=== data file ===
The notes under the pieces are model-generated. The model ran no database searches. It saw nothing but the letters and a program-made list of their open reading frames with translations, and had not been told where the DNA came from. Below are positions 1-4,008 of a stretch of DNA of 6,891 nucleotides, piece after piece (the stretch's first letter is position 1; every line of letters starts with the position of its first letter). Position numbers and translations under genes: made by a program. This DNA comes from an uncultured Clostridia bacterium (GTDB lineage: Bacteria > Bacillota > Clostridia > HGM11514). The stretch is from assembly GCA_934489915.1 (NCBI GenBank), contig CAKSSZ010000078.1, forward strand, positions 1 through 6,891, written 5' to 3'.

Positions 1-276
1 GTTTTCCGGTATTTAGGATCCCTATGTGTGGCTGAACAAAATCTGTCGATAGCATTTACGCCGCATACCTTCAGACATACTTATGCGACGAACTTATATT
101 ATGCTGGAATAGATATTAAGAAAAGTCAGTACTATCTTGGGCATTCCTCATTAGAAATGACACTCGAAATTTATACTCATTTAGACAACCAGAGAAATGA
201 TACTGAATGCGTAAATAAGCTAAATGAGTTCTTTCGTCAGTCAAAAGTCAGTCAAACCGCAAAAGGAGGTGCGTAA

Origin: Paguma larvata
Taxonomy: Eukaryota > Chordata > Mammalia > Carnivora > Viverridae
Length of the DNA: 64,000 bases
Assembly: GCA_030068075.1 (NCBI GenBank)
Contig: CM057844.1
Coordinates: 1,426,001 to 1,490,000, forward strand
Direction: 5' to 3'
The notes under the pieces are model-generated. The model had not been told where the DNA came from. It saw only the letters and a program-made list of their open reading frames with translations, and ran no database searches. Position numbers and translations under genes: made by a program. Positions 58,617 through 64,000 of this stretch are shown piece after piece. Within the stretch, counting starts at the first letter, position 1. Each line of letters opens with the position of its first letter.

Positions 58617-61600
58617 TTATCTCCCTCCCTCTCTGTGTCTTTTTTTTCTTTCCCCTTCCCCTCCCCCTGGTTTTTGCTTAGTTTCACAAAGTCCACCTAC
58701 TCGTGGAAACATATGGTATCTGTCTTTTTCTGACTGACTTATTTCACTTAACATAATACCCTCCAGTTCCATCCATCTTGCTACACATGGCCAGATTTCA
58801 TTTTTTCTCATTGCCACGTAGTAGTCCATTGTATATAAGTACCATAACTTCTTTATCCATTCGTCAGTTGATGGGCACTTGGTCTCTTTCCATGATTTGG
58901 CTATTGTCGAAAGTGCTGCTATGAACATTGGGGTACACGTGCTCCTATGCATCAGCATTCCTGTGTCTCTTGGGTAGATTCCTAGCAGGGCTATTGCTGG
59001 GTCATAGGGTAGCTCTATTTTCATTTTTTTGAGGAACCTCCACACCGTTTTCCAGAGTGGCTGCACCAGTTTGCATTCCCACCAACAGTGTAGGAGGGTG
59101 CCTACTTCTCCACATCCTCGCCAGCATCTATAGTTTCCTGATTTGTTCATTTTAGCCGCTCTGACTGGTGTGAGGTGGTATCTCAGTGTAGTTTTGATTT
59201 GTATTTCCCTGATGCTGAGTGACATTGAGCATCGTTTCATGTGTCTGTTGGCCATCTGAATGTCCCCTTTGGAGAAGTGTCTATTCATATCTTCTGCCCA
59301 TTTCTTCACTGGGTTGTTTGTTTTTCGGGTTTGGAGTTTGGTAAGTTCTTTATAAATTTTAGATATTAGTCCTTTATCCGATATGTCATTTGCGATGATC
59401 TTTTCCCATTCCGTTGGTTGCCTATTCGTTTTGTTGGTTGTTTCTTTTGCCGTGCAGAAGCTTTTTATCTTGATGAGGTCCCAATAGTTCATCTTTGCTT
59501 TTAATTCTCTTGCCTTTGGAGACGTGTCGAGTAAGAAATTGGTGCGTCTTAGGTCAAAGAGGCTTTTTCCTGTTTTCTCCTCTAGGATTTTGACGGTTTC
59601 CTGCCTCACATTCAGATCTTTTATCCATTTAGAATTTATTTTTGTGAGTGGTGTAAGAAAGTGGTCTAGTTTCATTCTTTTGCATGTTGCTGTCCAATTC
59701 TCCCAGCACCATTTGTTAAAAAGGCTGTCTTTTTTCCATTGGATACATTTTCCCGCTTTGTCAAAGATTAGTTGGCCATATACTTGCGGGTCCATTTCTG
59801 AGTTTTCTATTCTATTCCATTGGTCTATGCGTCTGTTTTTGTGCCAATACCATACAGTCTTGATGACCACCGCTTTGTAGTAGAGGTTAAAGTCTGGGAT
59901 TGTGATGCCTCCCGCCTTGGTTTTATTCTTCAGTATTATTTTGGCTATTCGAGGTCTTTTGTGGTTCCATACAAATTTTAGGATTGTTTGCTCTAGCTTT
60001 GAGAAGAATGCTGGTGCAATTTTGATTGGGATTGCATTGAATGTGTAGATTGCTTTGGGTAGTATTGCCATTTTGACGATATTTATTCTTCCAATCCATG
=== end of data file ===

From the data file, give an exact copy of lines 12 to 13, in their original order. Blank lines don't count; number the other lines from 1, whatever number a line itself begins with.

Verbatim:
Direction: 5' to 3'
The notes under the pieces are model-generated. The model had not been told where the DNA came from. It saw only the letters and a program-made list of their open reading frames with translations, and ran no database searches. Position numbers and translations under genes: made by a program. Positions 58,617 through 64,000 of this stretch are shown piece after piece. Within the stretch, counting starts at the first letter, position 1. Each line of letters opens with the position of its first letter.